What Does Hologram Mean?
A hologram is a recording of light wave interference patterns that can be played back to create a high-resolution image in full color and three dimensions. Unlike the stereoscopic technologies used to create 3-D experiences today, holograms do not require special glasses.
In principle, it is possible to make a hologram for any type of waveform. Because holography can record interference waves for matter, for example, some types of holograms allow people to interact with computer-generated objects as if they were real.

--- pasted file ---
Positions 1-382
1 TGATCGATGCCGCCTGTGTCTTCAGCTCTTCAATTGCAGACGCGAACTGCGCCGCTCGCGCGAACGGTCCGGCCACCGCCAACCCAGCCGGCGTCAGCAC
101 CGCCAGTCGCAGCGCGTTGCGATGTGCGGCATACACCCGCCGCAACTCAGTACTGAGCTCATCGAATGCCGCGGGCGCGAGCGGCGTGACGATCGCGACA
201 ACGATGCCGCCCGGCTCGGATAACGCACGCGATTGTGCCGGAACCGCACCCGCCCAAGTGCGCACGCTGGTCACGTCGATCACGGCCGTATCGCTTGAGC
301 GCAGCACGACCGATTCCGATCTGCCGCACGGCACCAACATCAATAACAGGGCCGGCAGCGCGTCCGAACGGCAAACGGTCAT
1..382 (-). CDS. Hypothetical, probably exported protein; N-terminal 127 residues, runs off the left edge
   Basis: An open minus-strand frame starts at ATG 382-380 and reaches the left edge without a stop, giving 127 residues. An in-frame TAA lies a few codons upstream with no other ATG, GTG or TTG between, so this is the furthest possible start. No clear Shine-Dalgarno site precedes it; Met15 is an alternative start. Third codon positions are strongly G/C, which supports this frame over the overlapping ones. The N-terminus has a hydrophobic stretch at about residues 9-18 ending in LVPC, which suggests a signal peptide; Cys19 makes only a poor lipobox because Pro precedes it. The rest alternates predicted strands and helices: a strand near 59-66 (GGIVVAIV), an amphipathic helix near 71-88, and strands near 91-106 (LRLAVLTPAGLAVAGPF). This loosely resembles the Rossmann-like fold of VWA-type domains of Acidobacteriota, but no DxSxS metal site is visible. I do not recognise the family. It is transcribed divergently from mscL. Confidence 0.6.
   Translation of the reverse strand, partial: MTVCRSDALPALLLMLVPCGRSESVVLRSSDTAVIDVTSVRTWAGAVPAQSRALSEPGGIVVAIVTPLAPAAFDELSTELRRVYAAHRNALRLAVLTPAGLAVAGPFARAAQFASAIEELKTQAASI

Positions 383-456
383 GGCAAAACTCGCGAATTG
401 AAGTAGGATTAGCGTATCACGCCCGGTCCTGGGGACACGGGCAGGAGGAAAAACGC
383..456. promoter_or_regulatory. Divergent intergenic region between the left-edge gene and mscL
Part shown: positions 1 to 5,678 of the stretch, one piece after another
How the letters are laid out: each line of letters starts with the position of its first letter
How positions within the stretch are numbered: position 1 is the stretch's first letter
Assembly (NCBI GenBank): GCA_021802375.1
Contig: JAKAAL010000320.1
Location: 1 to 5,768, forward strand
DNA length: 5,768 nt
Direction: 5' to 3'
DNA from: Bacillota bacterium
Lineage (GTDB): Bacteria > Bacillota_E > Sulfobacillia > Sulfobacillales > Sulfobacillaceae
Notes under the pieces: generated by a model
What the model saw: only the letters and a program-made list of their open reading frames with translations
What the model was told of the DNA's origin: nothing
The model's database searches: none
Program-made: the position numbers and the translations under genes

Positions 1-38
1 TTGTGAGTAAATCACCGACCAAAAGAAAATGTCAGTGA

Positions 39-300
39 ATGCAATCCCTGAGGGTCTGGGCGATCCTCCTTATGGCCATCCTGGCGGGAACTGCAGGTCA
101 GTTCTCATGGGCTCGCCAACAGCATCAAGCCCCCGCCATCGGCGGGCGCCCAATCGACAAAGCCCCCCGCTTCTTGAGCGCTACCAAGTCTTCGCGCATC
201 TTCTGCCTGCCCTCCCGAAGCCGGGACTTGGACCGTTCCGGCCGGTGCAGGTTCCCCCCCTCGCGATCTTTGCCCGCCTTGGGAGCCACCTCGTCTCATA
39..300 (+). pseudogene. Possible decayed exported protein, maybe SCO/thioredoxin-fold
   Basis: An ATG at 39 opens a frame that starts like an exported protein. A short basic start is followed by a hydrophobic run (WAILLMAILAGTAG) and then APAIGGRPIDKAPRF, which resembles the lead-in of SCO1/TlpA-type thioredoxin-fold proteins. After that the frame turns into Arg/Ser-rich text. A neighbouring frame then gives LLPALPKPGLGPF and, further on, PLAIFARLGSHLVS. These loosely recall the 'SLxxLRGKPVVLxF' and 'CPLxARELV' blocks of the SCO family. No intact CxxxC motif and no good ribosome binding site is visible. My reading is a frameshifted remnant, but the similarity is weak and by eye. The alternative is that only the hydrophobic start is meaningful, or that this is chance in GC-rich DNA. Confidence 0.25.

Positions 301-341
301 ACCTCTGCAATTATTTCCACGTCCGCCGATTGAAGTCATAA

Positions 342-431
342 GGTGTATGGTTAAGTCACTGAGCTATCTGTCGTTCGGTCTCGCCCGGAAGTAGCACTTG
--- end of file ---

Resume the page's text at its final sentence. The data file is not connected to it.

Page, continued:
In 1951 Dr. Dennis Gabor won the Nobel Prize for inventing and developing the holographic method after he discovered a way to produce images that had the illusion of depth. Dr. Gabor's method was based on his observations about the interaction between light waves (interference) and how light waves align in phase with one another (coherence).
Although, Gabor figured out how to record the interference pattern between a coherent electron beam (object wave) and a coherent background (reference wave) on a photographic plate, conventional light sources at the time provided either too little light or light that was too diffuse. Holography did not become a commercial technology until after 1960's, when lasers capable of amplifying light wave intensity became available.